I am completely fine with walkouts, sit-ins, strikes, marches, or any other sign of activism that is steeped in fighting for what you believe in. For example, teachers in West Virginia led a nine-day strike that closed public schools for all teachers and students because the teachers wanted a 5% raise. Now again, I’m all for activism to advocate for yourself and what you believe in. I’m not, however, in favor of personal gain while others suffer.
In West Virginia, of the 273,170 students who attended a traditional public school in 2016-2017, 191,533 received free or reduced-price meals (FARMS) including lunch and breakfast. Of that number, 80% were considered on the “low socioeconomic scale.” This means the majority of their students depended on the school nutrition program for at least two of their meals each day during the school year. However, when schools are closed because of a strike how do these children eat?
My guess is in most places they don’t. Or they do so very sparingly. I was happy to hear that some teachers in West Virginia did, in fact, ensure that a food distribution system was set up. That was great. However, my experiences as the Public Information Officer of a fairly large urban school system, taught me what something like a snowstorm that shut our schools down for 10 straight days can do to the poor and hungry.
On day one I asked the Superintendent about feeding the children and families who depended on us for food. “Let’s see how things progress,” a Deputy Superintendent told me. On the second day, schools were still closed and no meals were served. On the third day, I laced up my boots, dug out my car, and went looking for a solution. I called the head of our transportation department with the crazy idea of clearing parking lots in schools where our largest numbers of students on the school nutrition program lived and using our school buses as makeshift food delivery systems.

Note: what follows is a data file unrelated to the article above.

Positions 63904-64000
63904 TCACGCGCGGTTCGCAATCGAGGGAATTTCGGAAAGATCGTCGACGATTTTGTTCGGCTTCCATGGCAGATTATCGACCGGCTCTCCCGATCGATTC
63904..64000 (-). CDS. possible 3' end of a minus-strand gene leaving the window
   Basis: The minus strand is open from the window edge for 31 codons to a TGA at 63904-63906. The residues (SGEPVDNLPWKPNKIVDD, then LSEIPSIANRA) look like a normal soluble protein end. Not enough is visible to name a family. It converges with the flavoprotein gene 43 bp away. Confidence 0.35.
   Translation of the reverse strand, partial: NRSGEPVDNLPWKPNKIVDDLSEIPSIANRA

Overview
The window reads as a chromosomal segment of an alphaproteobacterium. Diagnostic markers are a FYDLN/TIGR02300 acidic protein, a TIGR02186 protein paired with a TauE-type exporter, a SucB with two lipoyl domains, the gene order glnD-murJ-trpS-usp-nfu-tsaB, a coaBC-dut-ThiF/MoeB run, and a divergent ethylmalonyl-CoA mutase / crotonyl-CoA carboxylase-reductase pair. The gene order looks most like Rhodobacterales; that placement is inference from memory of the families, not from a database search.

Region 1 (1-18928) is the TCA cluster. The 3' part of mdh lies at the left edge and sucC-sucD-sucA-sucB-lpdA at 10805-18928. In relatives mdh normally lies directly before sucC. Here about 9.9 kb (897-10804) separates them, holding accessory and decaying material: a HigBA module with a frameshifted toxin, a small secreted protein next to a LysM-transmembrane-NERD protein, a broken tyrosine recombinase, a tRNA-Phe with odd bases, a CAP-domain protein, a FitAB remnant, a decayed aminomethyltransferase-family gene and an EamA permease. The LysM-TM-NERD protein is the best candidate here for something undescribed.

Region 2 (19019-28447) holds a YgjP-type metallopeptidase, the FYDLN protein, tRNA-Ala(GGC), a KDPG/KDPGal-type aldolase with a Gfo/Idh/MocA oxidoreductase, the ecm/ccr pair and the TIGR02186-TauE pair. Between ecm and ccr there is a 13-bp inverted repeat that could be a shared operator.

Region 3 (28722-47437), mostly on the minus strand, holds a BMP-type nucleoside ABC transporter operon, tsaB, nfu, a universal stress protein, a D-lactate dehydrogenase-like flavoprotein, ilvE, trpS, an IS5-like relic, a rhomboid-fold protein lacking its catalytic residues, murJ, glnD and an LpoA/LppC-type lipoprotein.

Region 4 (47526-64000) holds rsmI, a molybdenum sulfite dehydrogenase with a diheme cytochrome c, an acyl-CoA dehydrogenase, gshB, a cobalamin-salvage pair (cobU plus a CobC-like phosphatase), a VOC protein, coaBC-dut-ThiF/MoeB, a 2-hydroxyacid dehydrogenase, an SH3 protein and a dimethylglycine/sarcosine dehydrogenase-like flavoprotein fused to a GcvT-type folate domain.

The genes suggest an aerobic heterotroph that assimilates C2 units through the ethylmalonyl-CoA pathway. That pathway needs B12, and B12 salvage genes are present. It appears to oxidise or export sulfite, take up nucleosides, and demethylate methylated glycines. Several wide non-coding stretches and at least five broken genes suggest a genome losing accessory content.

“Let’s feed the children,” I said. And we did.
Hungry children during a school closing is not a new phenomenon. In fact, National Public Radio reported on it in 2014 in a piece called “For Low-Income Students, Snow Days Can Be Hungry Days.” As the piece explains, typically when families hear about impending weather storms, they stock up on food to ensure they will have enough, but what happens when stocking up isn’t an option for you because of your limited available funds? What if it is near the end of the month and your SNAP benefits are depleted? Who feeds you then?
This same NPR report gave an example of one school that said they often see a higher participation in breakfast the day class resumes after a weather-related closure. Sixty-eight percent of this school’s student population is on free or reduced-price lunch.
According to the USDA, in 2017 74% of all students on a school lunch program received free or reduced-price meals; while 85% of the same category of students received free or reduced-price breakfast at school.
I’m concerned about the other states that are looking at what happened in West Virginia as a catalyst for doing something similar in their state. For example, educators in Oklahoma, where of the 693,710 public school students, 442,818 are on FARMS, are considering a strike for higher wages. My hope is Oklahoma Education Association, the group organizing the possible upcoming strike, will consider the students and their families who need daily meals through the school nutrition program, instead of only considering the adults in this situation.
Activism is great, until the children suffer.